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Free from Notions: The Diamond Sutra

September 25, 2011. 100-minute dharma talk with Thich Nhat Hanh from the Ocean of Peace Mediation Hall at Deer Park Monastery in Escondido, CA. The sangha is on the North American Tour and this is the last day of mindfulness held at the monastery. The in-person attendance is a record high with an estimated 1200 people in attendance.

Today’s talk will be on right view. The practice of mindfulness based in right view can heal ourselves and heal the world. But we have to work to practice right view. The tea is the continuation of the cloud and this is the practice of no-birth and no-death. Your own nature is the nature of no-birth and no-death.

In The Diamond Sutra, we are asked to let go of the idea of self and we can be free from any discrimination. The second notion to let go of is the notion of man. We are made of animals, vegetables, and minerals. if we see this, we can see out Interbeing with the planet. The third notion is the notion of living beings. The final notion is the notion of a life span.

If you have not seen the non-Buddha elements than you have not seen the Buddha. The safest method to see the Buddha is to look inside yourself.

The sangha now travels to Mississippi for a retreat.

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When You Breathe You Can Already Celebrate Life

September 11, 2011. 120-minute dharma talk with Thich Nhat Hanh from the Ocean of Peace Mediation Hall at Deer Park Monastery in Escondido, CA. The sangha is on the North American Tour and this is the final dharma talk for the Together We Are One retreat.

We begin with a guided meditation looking deeply at ourselves and our ancestors.
We need to cultivate love and compassion. Love and compassion are an essential element of happiness. Maitri has the power to bring happiness. We must understand our suffering, we cannot understand the suffering if others. We must begin with ourselves.

In true live there is no individual suffering; you can’t say it’s not my problem. Understanding is the foundation of love and mindfulness and concentration are the two elements that can bring about understanding.

The roots of terrorism ate wrong views, wrong perceptions. We use loving speech and compassionate listening to help get rid of wrong views. This too is the practice of true love. The path proposed by the Buddha is a noble eightfold path. It has Mindfulness, concentration, and insight. We can travel to the shore of liberation and non-fear. Paramita.

Right view is an element of the noble eightfold path. The Five Mindfulness Trainings are a very concrete method to have right view. Thay talks about being and non-being as it relates to out way of thinking. Right thinking is another part of the path. To continue the explanation, Thay tells a story of a cloud. The nature of a cloud is no-birth, no-death. Our cloud has not come from non-being. A cloud can never die. Being and non-being are just notions. When conditions are sufficient, I manifest myself. My nature is non-local. Right view can liberate us from fear, despair, anger.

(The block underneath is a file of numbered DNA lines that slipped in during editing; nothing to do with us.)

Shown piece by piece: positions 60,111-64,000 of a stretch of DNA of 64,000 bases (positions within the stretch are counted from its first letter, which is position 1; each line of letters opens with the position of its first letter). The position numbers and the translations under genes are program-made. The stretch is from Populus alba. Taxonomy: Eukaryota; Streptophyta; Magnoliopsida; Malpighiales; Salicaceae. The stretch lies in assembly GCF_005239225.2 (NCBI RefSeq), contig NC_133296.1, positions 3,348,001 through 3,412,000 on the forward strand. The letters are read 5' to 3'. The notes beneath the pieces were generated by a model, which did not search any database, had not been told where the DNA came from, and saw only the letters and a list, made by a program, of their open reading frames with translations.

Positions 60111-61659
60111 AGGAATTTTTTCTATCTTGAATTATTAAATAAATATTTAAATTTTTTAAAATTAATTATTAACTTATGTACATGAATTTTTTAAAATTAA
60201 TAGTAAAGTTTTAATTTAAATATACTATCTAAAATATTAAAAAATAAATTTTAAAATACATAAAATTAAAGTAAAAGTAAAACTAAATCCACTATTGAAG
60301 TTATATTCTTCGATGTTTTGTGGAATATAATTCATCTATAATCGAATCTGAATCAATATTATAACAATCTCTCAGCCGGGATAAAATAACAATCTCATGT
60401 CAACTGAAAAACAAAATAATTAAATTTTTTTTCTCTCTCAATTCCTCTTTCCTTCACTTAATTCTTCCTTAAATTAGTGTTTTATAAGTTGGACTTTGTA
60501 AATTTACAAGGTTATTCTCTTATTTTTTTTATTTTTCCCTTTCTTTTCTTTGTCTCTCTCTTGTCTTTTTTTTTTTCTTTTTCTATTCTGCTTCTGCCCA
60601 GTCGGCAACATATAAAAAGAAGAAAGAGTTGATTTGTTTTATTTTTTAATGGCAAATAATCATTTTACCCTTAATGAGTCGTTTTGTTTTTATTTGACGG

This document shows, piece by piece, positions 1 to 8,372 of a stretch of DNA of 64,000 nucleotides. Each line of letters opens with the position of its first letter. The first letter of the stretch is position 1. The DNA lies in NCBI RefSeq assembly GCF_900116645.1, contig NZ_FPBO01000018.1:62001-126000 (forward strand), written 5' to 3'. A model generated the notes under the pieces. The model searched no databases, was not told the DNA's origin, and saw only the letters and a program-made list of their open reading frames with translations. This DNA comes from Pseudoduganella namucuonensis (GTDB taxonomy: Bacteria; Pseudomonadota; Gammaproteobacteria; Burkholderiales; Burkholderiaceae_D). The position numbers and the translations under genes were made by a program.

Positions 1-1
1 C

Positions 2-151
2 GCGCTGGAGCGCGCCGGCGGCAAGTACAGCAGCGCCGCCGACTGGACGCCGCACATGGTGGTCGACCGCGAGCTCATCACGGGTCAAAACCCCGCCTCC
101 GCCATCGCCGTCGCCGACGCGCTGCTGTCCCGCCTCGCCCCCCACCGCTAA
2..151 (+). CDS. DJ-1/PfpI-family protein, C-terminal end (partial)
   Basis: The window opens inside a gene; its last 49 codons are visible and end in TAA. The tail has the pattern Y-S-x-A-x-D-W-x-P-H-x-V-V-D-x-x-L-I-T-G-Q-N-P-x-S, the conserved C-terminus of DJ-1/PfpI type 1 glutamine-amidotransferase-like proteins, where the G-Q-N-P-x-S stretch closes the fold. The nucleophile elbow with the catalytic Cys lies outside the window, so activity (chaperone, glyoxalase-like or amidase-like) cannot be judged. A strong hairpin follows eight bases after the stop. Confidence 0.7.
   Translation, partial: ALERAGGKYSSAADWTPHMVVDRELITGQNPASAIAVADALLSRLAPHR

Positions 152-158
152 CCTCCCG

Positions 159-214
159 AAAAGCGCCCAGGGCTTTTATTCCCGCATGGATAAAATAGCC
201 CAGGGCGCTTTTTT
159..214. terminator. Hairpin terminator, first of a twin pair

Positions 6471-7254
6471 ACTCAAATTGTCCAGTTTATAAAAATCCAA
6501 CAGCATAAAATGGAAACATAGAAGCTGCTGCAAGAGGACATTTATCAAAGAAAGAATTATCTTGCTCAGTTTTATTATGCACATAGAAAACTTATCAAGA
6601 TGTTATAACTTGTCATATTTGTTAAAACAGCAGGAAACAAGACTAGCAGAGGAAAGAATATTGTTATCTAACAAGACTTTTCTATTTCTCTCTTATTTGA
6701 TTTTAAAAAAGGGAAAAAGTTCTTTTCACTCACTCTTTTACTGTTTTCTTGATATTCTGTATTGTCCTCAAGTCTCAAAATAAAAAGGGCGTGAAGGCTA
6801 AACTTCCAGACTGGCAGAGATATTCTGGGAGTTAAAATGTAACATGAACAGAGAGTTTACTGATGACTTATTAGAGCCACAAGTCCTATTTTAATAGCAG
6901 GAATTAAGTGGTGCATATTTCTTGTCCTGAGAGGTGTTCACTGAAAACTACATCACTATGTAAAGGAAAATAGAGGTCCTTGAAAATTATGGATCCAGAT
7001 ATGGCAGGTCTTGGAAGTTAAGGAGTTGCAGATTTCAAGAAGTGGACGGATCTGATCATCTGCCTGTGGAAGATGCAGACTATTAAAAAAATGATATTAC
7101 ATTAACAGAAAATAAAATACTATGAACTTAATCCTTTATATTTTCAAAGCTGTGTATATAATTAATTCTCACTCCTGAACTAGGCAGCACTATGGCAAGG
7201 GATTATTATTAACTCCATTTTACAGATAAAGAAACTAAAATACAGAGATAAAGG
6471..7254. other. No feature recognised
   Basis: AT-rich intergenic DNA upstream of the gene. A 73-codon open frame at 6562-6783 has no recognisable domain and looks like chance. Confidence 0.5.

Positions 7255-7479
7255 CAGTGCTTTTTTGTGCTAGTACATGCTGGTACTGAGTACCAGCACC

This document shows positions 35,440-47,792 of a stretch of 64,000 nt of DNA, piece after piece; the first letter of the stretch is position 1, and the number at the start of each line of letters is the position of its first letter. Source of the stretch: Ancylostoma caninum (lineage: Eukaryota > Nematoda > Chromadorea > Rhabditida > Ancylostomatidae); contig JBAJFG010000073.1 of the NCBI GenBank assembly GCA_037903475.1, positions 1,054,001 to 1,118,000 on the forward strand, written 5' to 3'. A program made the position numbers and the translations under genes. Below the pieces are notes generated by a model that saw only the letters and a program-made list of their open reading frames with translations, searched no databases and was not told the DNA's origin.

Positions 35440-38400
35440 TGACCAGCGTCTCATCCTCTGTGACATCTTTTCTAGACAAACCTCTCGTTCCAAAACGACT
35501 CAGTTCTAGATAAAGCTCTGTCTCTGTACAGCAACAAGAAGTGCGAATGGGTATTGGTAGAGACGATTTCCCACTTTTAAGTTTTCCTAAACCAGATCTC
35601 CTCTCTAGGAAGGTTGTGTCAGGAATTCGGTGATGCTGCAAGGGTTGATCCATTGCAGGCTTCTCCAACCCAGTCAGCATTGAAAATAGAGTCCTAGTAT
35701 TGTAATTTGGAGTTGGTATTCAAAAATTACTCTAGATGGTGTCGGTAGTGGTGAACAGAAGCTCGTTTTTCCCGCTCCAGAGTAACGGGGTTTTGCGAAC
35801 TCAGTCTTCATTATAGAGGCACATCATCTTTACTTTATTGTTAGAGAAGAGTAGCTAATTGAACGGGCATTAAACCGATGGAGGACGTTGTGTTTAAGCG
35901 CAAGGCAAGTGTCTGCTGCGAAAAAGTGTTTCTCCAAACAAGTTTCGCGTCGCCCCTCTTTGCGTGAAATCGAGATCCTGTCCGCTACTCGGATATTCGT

In the mind of discrimination, we always want to choose only happiness. We want to ban the suffering and only have happiness. But happiness and suffering inter-are. It is the understanding of the suffering that compassion/happiness can arrive. We do not discriminate against suffering. Birth is now. Death is now. We can touch that fact. Being and non-being are notions and cannot be applied to reality.

Right speech, the next in the path, means speech without discrimination. Next we look at Right Action. What we do with our body should reflect our right view. No discrimination. The same can be said about Right Livelihood, Right Diligence, Right Mindfulness, and Right Concentration.
Finally, Thay talks about karma.

In addition to the audio, a video version is available.

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What is the Purpose of People and Life?

September 10, 2011. 95-minute dharma talk with Thich Nhat Hanh from the Ocean of Peace Mediation Hall at Deer Park Monastery in Escondido, CA. The sangha is on the North American Tour and this is the fourth dharma talk for the Together We Are One retreat. Today we have a session of Questions and Answers.

Some questions: What is the purpose of people and life? Why is Thich Nhat Hanh so special? How can I bring these memories home without the other kids in the neighborhood thinking that it is not real? What do you do for your entertainment? In Plum Village, were you ever on the kitchen staff before? Could you talk to us younger people about following our dreams while staying in the present moment, and how to not get pulled away by ambition? Am I practicing correctly? As a survivor of rape, how do I forgive my attackers? How do we deal with nightmares? How can I create peace in my relationship with my father?

In addition to the audio, a video version is available.

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Hello, my Anger

September 7, 2011. 118-minute dharma talk with Thich Nhat Hanh from the Ocean of Peace Mediation Hall at Deer Park Monastery in Escondido, CA. The sangha is on the North American Tour and this is the first dharma talk for the Together We Are One retreat.

Usually in our retreats, children learn how to invite the bell. The bell is a kind of friend, so we have a chance to practice. The bell master is responsible for inviting the bell and should be calm and solid. It should inspire people to practice. There are four lines to learn when inviting the bell.